The ceremonies for the Kottiyoou Festival, performed in sequential order, are
PurakkuvamMalayalam: പുരക്കുവം(പ്രാക്കുഴം, NeerezhunnallathuMalayalam: നീരെഴുന്നെള്ളത്, VavalikettuMalayalam: വാവലിക്കെട്ട്, Neyyattam Malayalam: നെയ്യാട്ടം, Bringing Agni and Ooda (Reed)Malayalam: ഓടയും അഗ്നിയും എഴുന്നെള്ളത്, "Vaal” EzhunnallathuMalayalam: വാൾ എഴുന്നള്ളത്, “Chothi Vilakku”Malayalam: ചോതിവിളക്ക്, “Naallam Thurakkal” Malayalam: നാളം തുറക്കൽ, “Bhandaram Ezhunnallathu” Malayalam: ഭണ്ഡാരം എഴുന്നെള്ളത്, Thiruvona Aaraadhana Malayalam: തിരുവോണ ആരാധന, Ilaneervaipu Malayalam: ഇളനീർ വെയ്പ്പ്, Ilaneerattam Malayalam: ഇളനീരാട്ടം, Revathi Aaraadhana Malayalam: രേവതി ആരാധന, Rohini Aaraadhana Malayalam: രോഹിണി ആരാധന, Thrikur Ariyalavu Malayalam: തൃക്കൂർ അരി അളവ്, Makam Malayalam: മകം, Kalam Varavu Malayalam: കളം വരവ്, Atham naal Malayalam: അത്തം നാൾ, Vallattom Malayalam: വാളാട്ടം, Thengaeru Malayalam: തേങ്ങ ഏറു, Chithra naal Malayalam: ചിത്ര നാൾ, Thrikkaleshattam Malayalam: തൃക്കലശാട്ടം, Thandilmeil Oonu Malayalam: തണ്ടിന്മേൽ ഒന്നു, Vaal madakkam Malayalam: വാൾ മടക്കം, Valiya Vattalam Payasam Malayalam: വലിയ വട്ടളം പായസം, Purakkuvam (Prakuzham, Purakuzham)Malayalam: പുരക്കുവം (പ്രാക്കുഴം, പുരക്കുഴം)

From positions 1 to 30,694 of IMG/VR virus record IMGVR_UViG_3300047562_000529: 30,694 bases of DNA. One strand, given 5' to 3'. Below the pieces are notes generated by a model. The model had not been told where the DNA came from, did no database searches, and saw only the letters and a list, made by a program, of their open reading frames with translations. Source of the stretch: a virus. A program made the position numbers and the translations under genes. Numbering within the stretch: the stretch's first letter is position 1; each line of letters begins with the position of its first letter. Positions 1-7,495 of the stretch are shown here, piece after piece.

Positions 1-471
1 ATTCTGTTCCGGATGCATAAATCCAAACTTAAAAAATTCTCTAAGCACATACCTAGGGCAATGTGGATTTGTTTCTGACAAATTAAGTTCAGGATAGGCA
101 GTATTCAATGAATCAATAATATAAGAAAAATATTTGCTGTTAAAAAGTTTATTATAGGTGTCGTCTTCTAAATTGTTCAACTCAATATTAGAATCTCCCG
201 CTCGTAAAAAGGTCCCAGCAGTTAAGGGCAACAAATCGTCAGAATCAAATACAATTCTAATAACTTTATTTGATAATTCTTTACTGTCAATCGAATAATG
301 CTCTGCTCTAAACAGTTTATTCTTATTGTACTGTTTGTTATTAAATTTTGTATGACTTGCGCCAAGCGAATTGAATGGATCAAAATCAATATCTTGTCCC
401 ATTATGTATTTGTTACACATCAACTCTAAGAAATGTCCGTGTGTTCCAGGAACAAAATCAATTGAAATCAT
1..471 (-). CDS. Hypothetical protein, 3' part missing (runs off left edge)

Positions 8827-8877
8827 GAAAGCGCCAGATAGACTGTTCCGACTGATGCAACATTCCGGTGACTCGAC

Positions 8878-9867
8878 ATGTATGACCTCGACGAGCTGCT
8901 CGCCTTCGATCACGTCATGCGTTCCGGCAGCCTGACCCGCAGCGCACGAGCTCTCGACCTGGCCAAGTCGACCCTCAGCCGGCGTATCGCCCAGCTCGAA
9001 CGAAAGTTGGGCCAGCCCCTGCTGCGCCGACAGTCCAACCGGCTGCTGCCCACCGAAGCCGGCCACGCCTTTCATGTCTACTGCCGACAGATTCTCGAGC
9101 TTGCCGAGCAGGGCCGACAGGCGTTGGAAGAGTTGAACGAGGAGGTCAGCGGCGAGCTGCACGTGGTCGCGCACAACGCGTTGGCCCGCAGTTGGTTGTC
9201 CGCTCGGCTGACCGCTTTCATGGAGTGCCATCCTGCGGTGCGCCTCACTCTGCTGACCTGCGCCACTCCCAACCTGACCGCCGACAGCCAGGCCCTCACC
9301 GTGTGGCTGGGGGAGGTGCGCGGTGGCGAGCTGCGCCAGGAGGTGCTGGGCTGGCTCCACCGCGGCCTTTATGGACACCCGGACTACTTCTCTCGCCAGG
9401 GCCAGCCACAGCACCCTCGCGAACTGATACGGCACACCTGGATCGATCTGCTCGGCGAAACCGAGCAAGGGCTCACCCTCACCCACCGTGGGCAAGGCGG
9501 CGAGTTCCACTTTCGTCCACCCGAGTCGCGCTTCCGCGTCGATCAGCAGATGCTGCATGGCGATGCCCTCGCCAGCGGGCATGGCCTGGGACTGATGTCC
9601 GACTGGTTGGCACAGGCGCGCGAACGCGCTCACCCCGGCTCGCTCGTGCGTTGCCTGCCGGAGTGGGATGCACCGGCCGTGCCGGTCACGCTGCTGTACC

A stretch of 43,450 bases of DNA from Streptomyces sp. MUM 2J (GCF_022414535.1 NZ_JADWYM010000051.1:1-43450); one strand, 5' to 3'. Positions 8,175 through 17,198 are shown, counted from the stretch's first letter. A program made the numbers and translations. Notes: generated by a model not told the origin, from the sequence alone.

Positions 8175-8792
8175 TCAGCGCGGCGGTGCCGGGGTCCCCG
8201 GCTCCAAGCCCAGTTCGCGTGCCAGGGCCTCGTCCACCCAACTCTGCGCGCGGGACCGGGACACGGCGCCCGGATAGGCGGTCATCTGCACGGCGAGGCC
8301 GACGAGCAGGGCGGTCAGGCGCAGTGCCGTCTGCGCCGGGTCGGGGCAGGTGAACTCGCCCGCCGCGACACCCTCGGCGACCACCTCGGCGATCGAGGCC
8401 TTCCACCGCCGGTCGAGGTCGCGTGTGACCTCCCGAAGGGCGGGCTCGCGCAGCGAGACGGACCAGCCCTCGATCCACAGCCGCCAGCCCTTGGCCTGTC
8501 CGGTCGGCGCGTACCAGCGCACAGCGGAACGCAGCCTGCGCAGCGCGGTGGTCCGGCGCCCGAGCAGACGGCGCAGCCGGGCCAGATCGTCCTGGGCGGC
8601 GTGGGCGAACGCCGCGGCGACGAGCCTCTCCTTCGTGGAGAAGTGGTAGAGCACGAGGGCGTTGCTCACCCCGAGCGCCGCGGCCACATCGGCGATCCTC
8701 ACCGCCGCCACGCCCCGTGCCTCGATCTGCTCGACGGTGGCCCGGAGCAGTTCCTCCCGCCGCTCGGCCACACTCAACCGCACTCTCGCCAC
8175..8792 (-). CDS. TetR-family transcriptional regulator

Rohini aradhana is an important ceremony. Kurumathoor Nayikan Brahman, the title of the head of a Vaishnavite family in the area, who has the birthright for the ceremony, performs the rite. He is considered a representation of Vishnu. The Namboothiri performs the rites and embraces the Swayambhu Shivalinga, i.e. Alingana Pushpanjali. This commemorates the incident which took place during the Daksha yaga. Shiva was in heartbreaking sorrow, when he saw the burned dead body of his beloved wife Sati. Rohini aradhana, is a reminder of how Vishnu embraced Shiva to pacify and comfort his dear mate.
Entry of Parashurama
Ages after the dreadful incident and havoc, carrying Sati Devi's tears and curse, the land started being governed by Kali (the personification of Kali Yuga, the reigning power of calamity). Kerala was submerged under water. Parashurama, who donated all his conquered land to Brahmins, needed a place to live. At the request of Varuna, he threw his axe from Gokarna to Kanyakumari and Kerala reemerged from the sea. Parashurama was attacked by Kali in Kottiyoor. He overpowered Kali and, as he raised his axe to kill him, the Trimurti materialised there and stopped Parashurama. He released Kali on the condition that he would never ever come into the premises of the swyam bhuu linga of his Guru, Shiva, in Kottiyoor. He started the twenty-seven-day festival to remember the incidents that happened in the place.
Exclusiveness in rites
- Usha pooja is only for twenty-four days to match with the standard yaga period. However the rest of the pooja is conducted for all twenty-seven days.
- The quantity of Nivedyam is fixed as in ancient time. It not increased proportional to an increase in the number of pilgrims.
- No pooja is performed at Ammarakkal (Sati Devi's suicide site) only Pushpanjali and Nivedyam is offered.